The Forge at The Court Theatre, Christchurch
15/06/2007 - 14/07/2007
By Irvine Welsh
Directed by Jon Pheloung
The Court Theatre’s recently re-branded studio theatre, The Forge, is set to fully realize its new name and artistic vision with Babylon Heights, a gritty, physical, pitch-black comedy from the writer of Trainspotting.
Irvine Welsh has teamed up with Dean Cavanagh to create this nightmarish journey into the flipside of The Wizard of Oz. It’s Hollywood, 1938; four ‘little people’ arrive in the world’s movie-making capital to take up roles as Munchkins in a brand new Technicolor movie – yet the dazzling colours on set pale in comparison to the mayhem and debauchery that goes down after hours. All four actors share one room in a dingy hotel, isolated from the ‘big people’ and, so legend goes, are “paid less than Dorothy’s dog, Toto”. As things become unstuck the scenario goes from bad to worse.
Shocking, scandalous, yet incredibly stylish, this production is not for the faint hearted. Inspired by rumours of wild sex orgies, opium binges, and general ‘dwarf debauchery’ Babylon Heights is a voyeuristic trip into the alter ego of one of the world’s favourite family films. This is adult-only territory – language and subject matter may offend.
“It’s a pleasure to work on such a funny and provocative play”, says director Jon Pheloung. “The actors are in a world that is too big for them, which is both comedic and tragic. We all love the strong language, with rehearsals here continually halted by us laughing.”
Laura Hill (Shortland Street‘s Toni Warner) makes her Court Theatre debut and a welcome return to the stage having last appeared in David Williamson’s Up For Grabs with Auckland Theatre Company. “I’m having such a good time playing with a character that is so different to the one I play on Shortland Street,” says Hill. “And not being constrained by 7pm-on-TV-appropriate language and behaviour is great!”
“Babylon Heights is not for everyone – but it may well be just what some people are waiting for, says The Court Theatre’s Artistic Director Ross Gumbley “This is an incredible theatrical work with real bite. It is, in a way, the true measure of what The Forge can offer – something which contrasts with and compliments our traditional season and widens the palate for theatre lovers.”
Babylon Heights opens in The Forge at The Court on June 15 and runs for a strictly limited season until 14 July. Book now at The Court Theatre Box Office, on 963 0870 or at www.courttheatre.org.nz.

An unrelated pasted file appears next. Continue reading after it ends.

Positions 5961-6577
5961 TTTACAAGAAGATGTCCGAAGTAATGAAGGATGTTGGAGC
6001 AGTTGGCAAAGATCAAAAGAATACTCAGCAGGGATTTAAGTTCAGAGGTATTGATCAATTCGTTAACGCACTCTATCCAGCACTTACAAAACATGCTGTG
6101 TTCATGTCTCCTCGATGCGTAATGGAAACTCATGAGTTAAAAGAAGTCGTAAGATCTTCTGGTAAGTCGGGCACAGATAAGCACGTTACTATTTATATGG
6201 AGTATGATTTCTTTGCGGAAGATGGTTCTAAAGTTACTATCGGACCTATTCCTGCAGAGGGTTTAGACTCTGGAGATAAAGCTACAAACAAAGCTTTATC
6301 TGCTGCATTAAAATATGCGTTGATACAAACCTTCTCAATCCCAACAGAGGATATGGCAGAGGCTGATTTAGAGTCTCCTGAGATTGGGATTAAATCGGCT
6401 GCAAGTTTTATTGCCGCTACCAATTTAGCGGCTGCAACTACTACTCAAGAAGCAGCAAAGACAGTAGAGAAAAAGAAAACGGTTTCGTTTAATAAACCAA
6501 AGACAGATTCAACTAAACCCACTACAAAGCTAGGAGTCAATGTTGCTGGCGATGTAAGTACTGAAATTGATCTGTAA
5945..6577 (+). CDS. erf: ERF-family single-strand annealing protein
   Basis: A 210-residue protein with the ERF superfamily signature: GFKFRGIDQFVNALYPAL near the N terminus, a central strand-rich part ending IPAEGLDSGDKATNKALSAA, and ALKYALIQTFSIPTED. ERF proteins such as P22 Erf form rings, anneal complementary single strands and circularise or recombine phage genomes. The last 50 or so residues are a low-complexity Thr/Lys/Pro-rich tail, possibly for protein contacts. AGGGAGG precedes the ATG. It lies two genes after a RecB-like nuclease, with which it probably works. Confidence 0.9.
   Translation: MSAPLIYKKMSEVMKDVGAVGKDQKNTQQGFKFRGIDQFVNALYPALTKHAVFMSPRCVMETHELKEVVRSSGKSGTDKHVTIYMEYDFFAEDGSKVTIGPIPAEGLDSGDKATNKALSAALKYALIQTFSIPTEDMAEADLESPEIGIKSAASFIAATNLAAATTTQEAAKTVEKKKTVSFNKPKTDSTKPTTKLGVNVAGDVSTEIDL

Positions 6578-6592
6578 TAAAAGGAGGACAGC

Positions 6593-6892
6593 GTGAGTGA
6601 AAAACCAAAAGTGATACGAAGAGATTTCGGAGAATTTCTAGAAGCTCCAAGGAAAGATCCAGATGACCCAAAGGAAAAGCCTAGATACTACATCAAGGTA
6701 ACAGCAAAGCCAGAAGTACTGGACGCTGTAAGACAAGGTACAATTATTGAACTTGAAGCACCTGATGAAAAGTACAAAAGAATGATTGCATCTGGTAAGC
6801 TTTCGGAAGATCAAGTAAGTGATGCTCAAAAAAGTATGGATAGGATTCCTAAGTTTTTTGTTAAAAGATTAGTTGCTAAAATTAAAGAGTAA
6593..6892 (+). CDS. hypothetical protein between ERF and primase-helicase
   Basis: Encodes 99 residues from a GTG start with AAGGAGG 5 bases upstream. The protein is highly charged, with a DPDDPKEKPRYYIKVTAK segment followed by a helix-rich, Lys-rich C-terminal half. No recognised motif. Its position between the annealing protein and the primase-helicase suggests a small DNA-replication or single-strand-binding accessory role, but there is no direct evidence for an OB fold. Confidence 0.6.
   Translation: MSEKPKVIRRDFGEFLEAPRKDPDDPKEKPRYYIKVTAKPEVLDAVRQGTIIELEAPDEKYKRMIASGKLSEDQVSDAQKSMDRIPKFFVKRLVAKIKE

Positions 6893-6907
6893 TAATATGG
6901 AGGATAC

*Replaced on opening night, with 3 hours notice, by Philip Aldridge
Set by Julian Southgate
Costumes by Annie Graham
Sound and lighting design by Joshua Major
2 hrs 20 mins, incl. interval
Review by Lindsay Clark 17th Jun 2007
Munchkin time, 1935 in glorious Hollywood, where Judy Garland and The Wonderful Wizard of Oz, the magic of film is all coming together, though the rainbow song is not going to be sung. There is always a ‘but’ as they say, and this one is at the heart of the latest challenge on offer at The Forge.
We were promised a ‘pitch-black’ comedy; we got one.
Four midgets from the cast are the stuff of the play. They share a dark hotel room where everything is too high or too big .Outside is the world of ‘the big people’. Inside the place which should be a haven becomes a littered trash can of debauchery and betrayal. From sedate comedy as each arrives and comes to terms with Julian Southgate’s slightly sinister set and props, the play moves steadily into darker and darker territory where personalities and relationships start to curdle. It is strong stuff.
It would be unfair to give too much away about the plot – enough that the pot of gold at the end of this particular rainbow comes in the form of hush money so that the scandalous and tragic goings on in Room 224 will not spoil the idyll which is the business of the film.
The material calls for careful pacing and there are some unwieldy sequences in the first half where things seem to mark time, although the claustrophobic set up is obviously going to cause trouble. After interval, the situation is very different. Filming is now underway and the grotesqueness of events is heightened by the munchkin costumes now part of the scene. Reality strikes most cruelly in these circumstances.
As a young and naïve recruit to the world of dwarf show biz, Cameron Douglas is at the centre of developments and rounds out his performance with sensitivity and some fine detail. At the other end of the experience scale is the dope and whisky saturated Bert, played with relish by the robust Timothy Bartlett. With scarcely a blink to remind us that he is standing in for an incapacitated actor and has therefore a script in his hand, Philip Aldridge, more usually encountered as The Court’s Chief Executive, turns in a chilling portrait of a warped yet vulnerable predator.
Warnings accompany this play as to the explicitness of content and language. The language causes more laughter than offence, rising as it does from an irrepressible character. Events, as they unravel are indeed shocking, all the more because they arrive with hysterical intensity. It is risky theatre, for the most part paying off. Without lapsing into remorseless cynicism, it repeats the old lessons about illusion, human nature and rainbows.
Copyright © belongs to the reviewer